Thursday has been designated as Armistice Day for the great hockey war that has debilitated the sport since 1972.

The National Hockey League Board of Governors, meeting in Chicago, is considered virtually certain to gain the 13 votes necessary to approve a merger with the World Hockey Association.

Under terms of the merger agreement, Edmonton, Winnipeg, Quebec and New England would join the NHL, while two other WHA clubs, Birmingham and Cincinnati, would be compensated for disappearing.

Of the five NHL teams that voted down a similar move last week in Key Largo, Fla., at least two, Montreal and Vancouver, are expected to alter their positions, The vehicles are some minor adjustments to the original 19-page proposal and a flood of unfavorable reaction within Canada to the exclusion of Edmonton, Winnipeg and Quebec.

"The league needs this merger and next week we'll got it," said Peter O'Malley, the former president of the Washington Captals who formulated the defeated document at Key Largo. It was O'Malley's insistence on a public vote that loosed the anger of Canadians against the Montreal, Vancouver and Toronto clubs.

"They wanted a secret ballot, as usual, but I got up and said, 'It's my proposal, and I not only want a show of hands, I want a public vote,'" O'Malley said. "They said, 'You're intimidating us.' Can you imagine Washington intimidating Montreal? In the past, every vote was accompanied by rumors, leaks, deceit and treachery. This time, everybody knew where everybody stood.

"Now that the public knows where responsibility lies, you will see some changes in position. Reaction is already setting in. Canadians are always hearing how the U.S. is trying to run their businesses and tell them what to do. Well, this time three Canadian teams were being kept out of the National Hockey League, and they were being kept out by three Canadian teams."

Not the least of the pressures unleashed on the Canadiens was the threat of diminished sales in the spurned areas for products of Molson's Breweries, corporate owner of the Canadiens.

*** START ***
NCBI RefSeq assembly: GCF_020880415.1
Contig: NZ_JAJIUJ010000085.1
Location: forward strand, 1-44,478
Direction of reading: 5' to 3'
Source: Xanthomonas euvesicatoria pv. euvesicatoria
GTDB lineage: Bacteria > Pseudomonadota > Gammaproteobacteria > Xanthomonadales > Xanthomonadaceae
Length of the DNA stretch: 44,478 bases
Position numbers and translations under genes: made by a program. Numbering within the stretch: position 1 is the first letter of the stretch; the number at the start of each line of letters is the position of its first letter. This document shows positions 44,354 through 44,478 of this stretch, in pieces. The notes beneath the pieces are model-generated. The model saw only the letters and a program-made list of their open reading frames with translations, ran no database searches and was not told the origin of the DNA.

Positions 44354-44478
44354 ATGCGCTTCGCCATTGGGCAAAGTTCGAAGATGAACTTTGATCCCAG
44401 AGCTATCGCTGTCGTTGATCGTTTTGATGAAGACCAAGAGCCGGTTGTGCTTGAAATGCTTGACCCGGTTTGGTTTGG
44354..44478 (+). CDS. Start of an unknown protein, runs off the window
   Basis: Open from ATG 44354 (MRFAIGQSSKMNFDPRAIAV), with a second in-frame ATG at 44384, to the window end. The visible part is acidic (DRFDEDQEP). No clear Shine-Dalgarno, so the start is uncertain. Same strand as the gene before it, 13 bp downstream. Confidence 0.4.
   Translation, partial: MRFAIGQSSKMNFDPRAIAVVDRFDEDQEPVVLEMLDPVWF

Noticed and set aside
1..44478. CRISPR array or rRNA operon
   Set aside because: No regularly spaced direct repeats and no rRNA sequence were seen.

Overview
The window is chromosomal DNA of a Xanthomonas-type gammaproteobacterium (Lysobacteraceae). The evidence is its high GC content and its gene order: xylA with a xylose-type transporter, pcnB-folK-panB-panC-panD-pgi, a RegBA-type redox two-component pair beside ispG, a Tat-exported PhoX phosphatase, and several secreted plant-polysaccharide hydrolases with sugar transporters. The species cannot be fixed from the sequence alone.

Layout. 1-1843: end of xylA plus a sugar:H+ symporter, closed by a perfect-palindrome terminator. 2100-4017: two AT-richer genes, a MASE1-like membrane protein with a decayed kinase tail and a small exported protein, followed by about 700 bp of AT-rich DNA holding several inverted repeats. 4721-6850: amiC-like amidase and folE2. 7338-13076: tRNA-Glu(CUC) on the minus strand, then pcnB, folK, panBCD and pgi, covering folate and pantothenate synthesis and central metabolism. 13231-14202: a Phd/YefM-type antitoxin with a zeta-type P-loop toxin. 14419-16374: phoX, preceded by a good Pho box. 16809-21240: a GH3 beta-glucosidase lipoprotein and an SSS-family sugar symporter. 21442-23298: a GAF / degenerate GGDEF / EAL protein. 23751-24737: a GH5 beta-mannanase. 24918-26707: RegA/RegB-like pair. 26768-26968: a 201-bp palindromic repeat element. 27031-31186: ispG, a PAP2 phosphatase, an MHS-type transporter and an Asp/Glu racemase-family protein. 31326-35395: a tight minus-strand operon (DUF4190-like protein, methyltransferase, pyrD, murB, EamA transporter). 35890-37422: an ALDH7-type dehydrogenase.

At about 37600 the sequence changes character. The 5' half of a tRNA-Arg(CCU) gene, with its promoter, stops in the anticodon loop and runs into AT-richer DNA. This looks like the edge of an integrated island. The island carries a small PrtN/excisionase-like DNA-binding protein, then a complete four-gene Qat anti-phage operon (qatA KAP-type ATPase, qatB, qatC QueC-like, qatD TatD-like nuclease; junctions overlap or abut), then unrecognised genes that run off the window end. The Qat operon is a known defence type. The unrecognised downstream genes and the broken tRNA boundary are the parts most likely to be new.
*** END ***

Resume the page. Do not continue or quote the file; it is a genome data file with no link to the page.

Jacques Courtois, president of the Montreal club, hustled onto Canadian television and said, "Since 1972, Montreal has consistently supported expansion, but this time the proposal presented in Florida contained 22 pages, not only affecting expansion but also property rights, player rights, Canadian television rights, realignment, scheduling, a lot of things that had nothing to do with expansion. We don't feel a few teams should carry the burden."

That position elicted little sympathy for the Canadiens, who have won three straight Stanley cups and reaped profits by the bushelful. What Montreal wanted was the rights to "defects," players it had drafted but permitted World Hockey Association teams to sign, and such a move would have stripped the entering WHA teams of talent and guaranteed the Canadiens reinforcements to fill some current trouble spots.

O'Malley, although he resigned as the Capitals' president 11 months ago, is a major force in both the team's operation and in league circles.

"Our proposal tried to address every argument that had been presented against a merger in the past," said O'Malley, who insisted it contained only 19 pages.

"Even though we lost, I left feeling good. It's the first time I've ever felt good after a league meeting. Always before, there's been a lot of talk and nothing else and I've left feeling I've wasted my time."

Oddly, one of the most progressive items of recent years, weighted scheduling within divisions, may have to be sacrificed to gain Vancouver's vote.

Both Courtois and Frank Griffiths, board chairman of the Canucks, were reported by their secretaries to be in meetings yesterday. They did not return phone calls.

Besides the three Canadian teams, Boston and Los Angeles cast negative votes in Florida, the Bruins apparently to keep out New England and the Kings to avoid complications with the players association, which once insisted a complete overhaul of its agreement with the NHL must accompany a merger.

However, Alan Eagleson, executive director of the players association, said the other day that merger was "in the best interests of the game. The time has come to get a stabilizing factor. The talent that exists in the NHL will prevail over the WHA players and we will have most of the jobs anyway.

"We took every club, asked what's their complaint and tried to find a way to make them happy. Bill Wirtz (of Chicago, a consistent for of merger) was solid for it and eventually we got 12 solid votes."

The Canucks reportedly want a balanced schedule -- four games against each of the other 20 teams -- rather than a weighted schedule within a geographic alignment of western clubs that would reduce the awful travel burden on the Canucks.

Presumably, New England's Gordie Howe, who turns 51 March 31, will delay his retirement yet another year, while NHL fans will be able to see the major leagues' youngest star, Wayne Gretzky of Edmonton. And won't it be fun the first time Tom McVie brings his Winnipeg Jets to Capital Centre?